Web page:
Science Fair: Deep thought or dead time

When I was training, my tutor had a thing about ‘dead time’, that is when a student has nothing to do and just sits there quietly not learning anything. My priority in the early years of my career was to avoid that as much as possible.

You get ‘dead time’ throughout the lesson.

At the start: when they are waiting to hear what to do. (Maybe you already told them (or think you did), or maybe you are having to sort out something before you can begin your activities.)

If a student finishes quickly and you need the rest of the class to finish before you can move on.

If a student finishes all the activities you had planned.

I was taught to have plenty of activities available. Even things you did not plan to do with the rest of the class. Just for early finishers. It is important it is not more of the same, though it does not necessarily need to be ‘harder’. This is not always possible or sometimes they whiz through that too, so Plan B is getting them to read a book or do homework from another lesson.

Anything to avoid ‘dead time’. Anything to avoid another adult coming into the classroom and seeing idle students.

This seemed eminently fair to me in the first years of teaching. Obviously, students come to school to learn. They come to school to be active and get the most out of their time.

That was until I read a book about creativity: ‘Imagine’ by Jonah Lehrer. We say we want to teach creative thinking and yet we do not allow the conditions for creativity.

If I am stuck on a lesson idea, I take a shower. There is nothing to read or distract. I just stare into space while I do an automatic task. Ideas take form and are usually the best lesson plans. Or if I am trying to solve a problem, I need to discuss it with another person. Even if the conversation veers off into unplanned territory, I am still ticking over the problem and find the answer. Or when I am on the train or the bus, I have a lot of good ideas and make great connections.

My tutor would have called this ‘dead time’, this wool gathering. This day dreaming.

Now, don’t get me wrong, a lot of my lessons are not ‘about’ creativity. There are circumstances that would mean daydreaming was not productive and would be a waste of my student’s time. But. I am finding these circumstances are fewer and fewer.

For example, in Science Fair, I have told my students to design their own experiment. My hands are off. There are no worksheets to run through. There is no textbook to guide them. The most guidance they get from me is what they will be assessed on.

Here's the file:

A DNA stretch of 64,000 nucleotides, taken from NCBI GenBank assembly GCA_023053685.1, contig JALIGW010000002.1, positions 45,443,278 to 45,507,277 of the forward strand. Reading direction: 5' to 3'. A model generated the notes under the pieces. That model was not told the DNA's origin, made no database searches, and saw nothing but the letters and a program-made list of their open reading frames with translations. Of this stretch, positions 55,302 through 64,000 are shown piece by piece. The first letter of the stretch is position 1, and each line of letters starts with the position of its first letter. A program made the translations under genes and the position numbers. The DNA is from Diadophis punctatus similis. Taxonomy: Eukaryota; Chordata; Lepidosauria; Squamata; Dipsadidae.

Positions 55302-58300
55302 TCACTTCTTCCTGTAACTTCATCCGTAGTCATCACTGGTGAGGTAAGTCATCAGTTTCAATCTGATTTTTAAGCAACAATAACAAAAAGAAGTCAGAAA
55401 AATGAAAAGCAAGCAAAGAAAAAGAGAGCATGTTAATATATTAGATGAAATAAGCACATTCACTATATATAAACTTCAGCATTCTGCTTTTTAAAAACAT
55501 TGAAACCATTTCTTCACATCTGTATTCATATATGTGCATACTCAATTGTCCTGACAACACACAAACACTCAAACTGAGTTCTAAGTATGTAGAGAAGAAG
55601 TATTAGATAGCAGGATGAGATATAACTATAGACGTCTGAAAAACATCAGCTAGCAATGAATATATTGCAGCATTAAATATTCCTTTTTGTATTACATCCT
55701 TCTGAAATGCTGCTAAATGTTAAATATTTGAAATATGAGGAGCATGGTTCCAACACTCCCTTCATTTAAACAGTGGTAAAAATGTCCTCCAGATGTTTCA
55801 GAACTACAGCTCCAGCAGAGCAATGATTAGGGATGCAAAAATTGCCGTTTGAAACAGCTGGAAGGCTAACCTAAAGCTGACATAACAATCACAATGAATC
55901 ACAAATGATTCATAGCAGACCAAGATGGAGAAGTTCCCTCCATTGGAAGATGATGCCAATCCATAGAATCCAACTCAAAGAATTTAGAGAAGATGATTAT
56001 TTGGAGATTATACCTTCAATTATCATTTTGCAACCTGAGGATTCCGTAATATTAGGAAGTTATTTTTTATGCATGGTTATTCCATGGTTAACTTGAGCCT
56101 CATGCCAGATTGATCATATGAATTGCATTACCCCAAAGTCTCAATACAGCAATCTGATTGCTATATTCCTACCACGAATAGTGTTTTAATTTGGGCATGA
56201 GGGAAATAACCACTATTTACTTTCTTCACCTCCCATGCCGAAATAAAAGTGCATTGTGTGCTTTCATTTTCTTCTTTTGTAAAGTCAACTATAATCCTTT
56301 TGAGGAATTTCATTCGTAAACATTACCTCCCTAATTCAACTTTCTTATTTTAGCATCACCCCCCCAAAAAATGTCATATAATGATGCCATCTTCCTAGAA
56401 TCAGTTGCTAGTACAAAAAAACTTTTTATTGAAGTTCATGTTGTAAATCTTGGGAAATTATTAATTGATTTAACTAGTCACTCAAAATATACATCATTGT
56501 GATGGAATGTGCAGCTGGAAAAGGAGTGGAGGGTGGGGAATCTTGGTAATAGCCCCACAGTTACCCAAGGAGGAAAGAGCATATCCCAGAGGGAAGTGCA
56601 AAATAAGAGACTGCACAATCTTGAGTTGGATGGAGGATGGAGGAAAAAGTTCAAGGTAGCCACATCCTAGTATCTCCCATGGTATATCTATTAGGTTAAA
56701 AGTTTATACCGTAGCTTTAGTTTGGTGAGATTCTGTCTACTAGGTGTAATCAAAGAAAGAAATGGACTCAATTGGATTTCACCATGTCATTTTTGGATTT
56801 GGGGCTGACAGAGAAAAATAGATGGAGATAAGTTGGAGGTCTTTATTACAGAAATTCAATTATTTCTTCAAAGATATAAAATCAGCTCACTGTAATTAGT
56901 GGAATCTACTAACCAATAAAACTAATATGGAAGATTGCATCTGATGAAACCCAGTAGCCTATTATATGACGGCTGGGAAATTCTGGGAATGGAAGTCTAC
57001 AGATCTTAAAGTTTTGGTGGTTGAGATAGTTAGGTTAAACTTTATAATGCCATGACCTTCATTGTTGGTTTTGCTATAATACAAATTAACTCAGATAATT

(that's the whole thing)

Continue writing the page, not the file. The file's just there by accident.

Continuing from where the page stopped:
This is intensely creative. Not only to find an experiment. But to think of a hypothesis for it. And a conclusion. And to think of follow up experiments. And to think of how it fits in with ‘known’ science.

My students are going to stare into space. They need to. It would be wildly inappropriate for me to tell them to ‘look busy’ or fill their time with activity. They need space to think and it looks like they are doing nothing. Sometimes they distract themselves while they think about the problem. (This looks exactly like they are distracting themselves so they don’t have to think about the problem, so how am I supposed to know the difference?)

My students are going to chat. Their conversations are going to go on tangents. They need to. Of course, I need to train them to keep each other honest. But if you are discussing how to see how people behave when you test their honesty, you are going to go off topic because you have been tangentially reminded of something. If you are testing how fast someone can speak, you might talk about popular music and artists you like.

The problem with being this sort of teacher is the problem of perception amongst colleagues. Some teachers do not need to work with creativity very much. Some teachers have a much more rigid approach to the creative process. This is fine, we are all different. But I feel the heavy look of judgement sometimes, when colleagues walk through my classroom. It’s not like I can run after them and say “but Suzie had a fantastic idea about velcro just now!” because the process is hidden to me until the assignment is submitted.

It’s an exciting time in education but it’s a difficult transition. Before, when we were preparing them for the factory or the farm, ‘turn to page 40 and do the odd exercises’ would do. You could show your colleagues how much ‘work’ your students did. Even when we got ‘Assessment for Learning’, and we didn’t rely on textbooks and worksheets, we could still show that students were meeting the learning objectives at the end of the lesson.

But what if you literally do not know what your students’ learning objective will be? You know you want them to design their own experiment but you don’t know that they are going to learn that ultraviolet light causes chemical reactions with lemon juice which is why candle light turns it brown but a hot radiator won’t. Or you don’t know that they will find out that hypotheses work best when they are ‘wrong’.

Or even harder on the teacher: what if you know your learning objective will take more than one lesson to achieve and there is no half way point where you can point and say ‘look, they weren’t being LAZY on my watch, see they got half of this learning objective’.

My inner traditional teacher is quite cynical about this, I have to tell you. She is shaking her head and suggesting that this is all a bit arty farty. If a student is making progress, you should be able to see that. She’s right of course. But she needs to understand that the creative process cannot be tamed to work within 40 minute bursts and it does not always look like as much ‘work’ as answering comprehension questions. But it is almost certainly more powerful and definitely more valuable to the student.

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